Smoking and dementia
Scientific research suggests that smoking can increase your risk of developing dementia.
The facts on smoking and dementia
Lung cancer, heart failure, chronic obstructive pulmonary disease (COPD) and many other well-known diseases are caused by smoking cigarettes, but few people are aware that smoking cigarettes increases your risk of developing dementia.
Smokers in London are being urged to give quitting a go ahead of No Smoking Day (8th March), as research shows those who smoke are more likely to develop dementia.
According to Alzheimer’s Research UK, dementia is the most feared health condition for people over the age of 55 – more than any other life-threatening disease including cancer and diabetes.
Yet YouGov data commissioned by Action on Smoking and Health (ASH) revealed 17% of Londoners who smoke know that smoking increases the risk of dementia, compared to 77% who know that smoking causes lung diseases or cancers.
Smoking raises the risk of developing dementia, particularly Alzheimer’s disease and vascular dementia, as it harms the vascular system (heart and blood vessels) and the brain.
Studies also suggest that quitting smoking reduces this risk substantially, and smoking has been identified as one of twelve risk factors that if eliminated entirely, could collectively prevent or delay up to 40% of dementia cases.
Is dementia caused by smoking cigarettes?
In a recent scientific study conducted by The Lancet in 2020, research showed that smoking raises the risk of people developing dementia, particularly Alzheimer’s disease and vascular dementia, as it harms the vascular system (heart and blood vessels) and the brain.
Other studies suggest that smokers who quit smoking can reduce the risk of developing dementia considerably. Smoking has been identified as one of twelve risk factors that if eliminated entirely, could collectively prevent or delay up to 40% of dementia cases.
People who adopt a healthy lifestyle are less likely to develop dementia.
Does smoking cause vascular dementia?
Vascular dementia is a common type of dementia caused by interrupted blood flow and oxygen supply to the brain that ultimately, damages blood vessels in the brain.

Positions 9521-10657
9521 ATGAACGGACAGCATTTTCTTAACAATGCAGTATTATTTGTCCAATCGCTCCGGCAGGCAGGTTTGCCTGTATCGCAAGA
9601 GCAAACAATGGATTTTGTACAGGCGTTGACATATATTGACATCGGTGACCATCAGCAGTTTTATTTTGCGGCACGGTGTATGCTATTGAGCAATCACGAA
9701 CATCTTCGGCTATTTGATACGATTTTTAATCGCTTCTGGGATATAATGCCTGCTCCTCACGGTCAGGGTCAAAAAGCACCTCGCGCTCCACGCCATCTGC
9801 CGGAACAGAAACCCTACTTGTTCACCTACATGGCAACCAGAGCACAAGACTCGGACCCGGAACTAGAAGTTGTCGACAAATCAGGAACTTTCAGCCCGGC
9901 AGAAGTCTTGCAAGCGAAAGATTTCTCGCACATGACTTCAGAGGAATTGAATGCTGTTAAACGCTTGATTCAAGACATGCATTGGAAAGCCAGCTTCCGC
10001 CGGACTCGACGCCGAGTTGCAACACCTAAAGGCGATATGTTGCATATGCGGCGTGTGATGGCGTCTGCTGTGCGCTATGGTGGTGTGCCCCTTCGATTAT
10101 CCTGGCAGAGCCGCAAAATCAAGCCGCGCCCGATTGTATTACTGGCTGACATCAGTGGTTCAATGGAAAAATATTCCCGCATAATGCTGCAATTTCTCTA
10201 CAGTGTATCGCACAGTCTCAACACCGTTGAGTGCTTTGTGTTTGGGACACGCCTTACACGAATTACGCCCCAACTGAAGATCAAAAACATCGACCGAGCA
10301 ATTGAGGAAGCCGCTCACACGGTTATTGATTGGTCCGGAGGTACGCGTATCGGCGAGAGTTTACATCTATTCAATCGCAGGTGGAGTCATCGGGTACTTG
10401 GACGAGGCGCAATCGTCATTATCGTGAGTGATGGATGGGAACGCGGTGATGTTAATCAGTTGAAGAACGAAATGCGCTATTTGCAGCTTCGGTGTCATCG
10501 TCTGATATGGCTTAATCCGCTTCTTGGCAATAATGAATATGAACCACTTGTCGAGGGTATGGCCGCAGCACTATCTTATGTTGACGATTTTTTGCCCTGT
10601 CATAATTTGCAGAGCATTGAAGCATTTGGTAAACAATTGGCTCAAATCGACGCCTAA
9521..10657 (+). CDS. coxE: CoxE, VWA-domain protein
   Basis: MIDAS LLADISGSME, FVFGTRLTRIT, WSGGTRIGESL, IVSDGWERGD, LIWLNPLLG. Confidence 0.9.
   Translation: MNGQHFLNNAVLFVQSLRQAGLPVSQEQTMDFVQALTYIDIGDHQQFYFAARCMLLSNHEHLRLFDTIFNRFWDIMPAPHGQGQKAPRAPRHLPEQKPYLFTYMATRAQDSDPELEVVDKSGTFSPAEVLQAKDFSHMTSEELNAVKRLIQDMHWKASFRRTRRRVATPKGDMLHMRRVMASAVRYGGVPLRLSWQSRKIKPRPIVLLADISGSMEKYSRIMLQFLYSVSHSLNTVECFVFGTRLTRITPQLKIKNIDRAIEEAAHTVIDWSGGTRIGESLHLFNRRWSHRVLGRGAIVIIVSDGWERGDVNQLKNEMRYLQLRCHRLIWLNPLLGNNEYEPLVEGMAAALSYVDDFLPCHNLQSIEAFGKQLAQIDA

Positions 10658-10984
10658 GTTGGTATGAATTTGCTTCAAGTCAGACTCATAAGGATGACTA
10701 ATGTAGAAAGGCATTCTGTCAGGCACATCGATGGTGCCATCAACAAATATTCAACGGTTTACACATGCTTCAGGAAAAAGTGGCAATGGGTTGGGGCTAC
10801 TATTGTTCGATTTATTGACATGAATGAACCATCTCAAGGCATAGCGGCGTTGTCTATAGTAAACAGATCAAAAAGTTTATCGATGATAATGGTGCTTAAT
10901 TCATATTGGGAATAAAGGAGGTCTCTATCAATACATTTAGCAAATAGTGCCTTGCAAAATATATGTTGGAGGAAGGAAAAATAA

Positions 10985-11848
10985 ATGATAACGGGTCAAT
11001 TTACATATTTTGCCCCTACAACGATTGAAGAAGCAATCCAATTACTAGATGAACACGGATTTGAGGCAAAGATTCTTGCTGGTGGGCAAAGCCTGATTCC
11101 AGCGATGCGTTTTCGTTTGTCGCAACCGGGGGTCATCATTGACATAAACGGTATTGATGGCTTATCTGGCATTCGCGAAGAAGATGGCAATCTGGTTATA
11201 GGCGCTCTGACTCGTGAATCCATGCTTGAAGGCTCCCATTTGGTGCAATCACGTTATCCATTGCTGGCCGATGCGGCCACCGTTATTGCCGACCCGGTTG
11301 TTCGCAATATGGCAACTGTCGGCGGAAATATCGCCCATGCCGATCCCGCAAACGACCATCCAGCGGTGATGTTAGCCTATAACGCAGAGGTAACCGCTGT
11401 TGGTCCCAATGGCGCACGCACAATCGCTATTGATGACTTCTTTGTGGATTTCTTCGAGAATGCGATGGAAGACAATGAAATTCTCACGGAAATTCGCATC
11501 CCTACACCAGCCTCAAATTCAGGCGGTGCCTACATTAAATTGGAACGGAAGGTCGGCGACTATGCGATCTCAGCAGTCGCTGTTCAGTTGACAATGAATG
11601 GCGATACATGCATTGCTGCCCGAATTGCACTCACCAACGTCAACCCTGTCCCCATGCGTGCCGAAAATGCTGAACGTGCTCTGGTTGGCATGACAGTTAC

Vascular dementia refers to changes to memory, thinking, and behaviour resulting from conditions that affect the blood vessels in the brain. Cognition and brain function can be significantly affected by the size, location, and number of vascular changes.
Smoking can be associated to increasing your risk of developing vascular dementia. Smoking not only damages your blood vessels, it increases your risk of atherosclerosis and other circulatory diseases.
With the free expert help and ongoing support offered by our telephone helpline advisers or your local Stop Smoking Service, you’re three times as likely to quit successfully in 2023 and reduce your risk of developing dementia.
There are lots of stop smoking support options available. Try a combination that works for you.
Stop Smoking London Helpline: 0300 123 1044
Call our free Stop Smoking London helpline and get started on our telephone stop smoking programme with a trained adviser.
Find support near you
Access free stop smoking support from your local London borough.
Request a callback
Complete our call back form and a Stop Smoking London adviser will contact you.
What happens at a local Stop Smoking Service?
Local stop smoking services are developed by experts and ex-smokers and delivered by professionals. They offer free expert advice, support, and encouragement to help you quit smoking for good.Find your nearest stop smoking service here.
How do Stop Smoking London’s telephone advisers help you to stop smoking?
Trained advisers are on hand to offer you support, either one to one or in a group, along with stop smoking medicines. The sessions can be done via phone or video call if you cannot attend in person.
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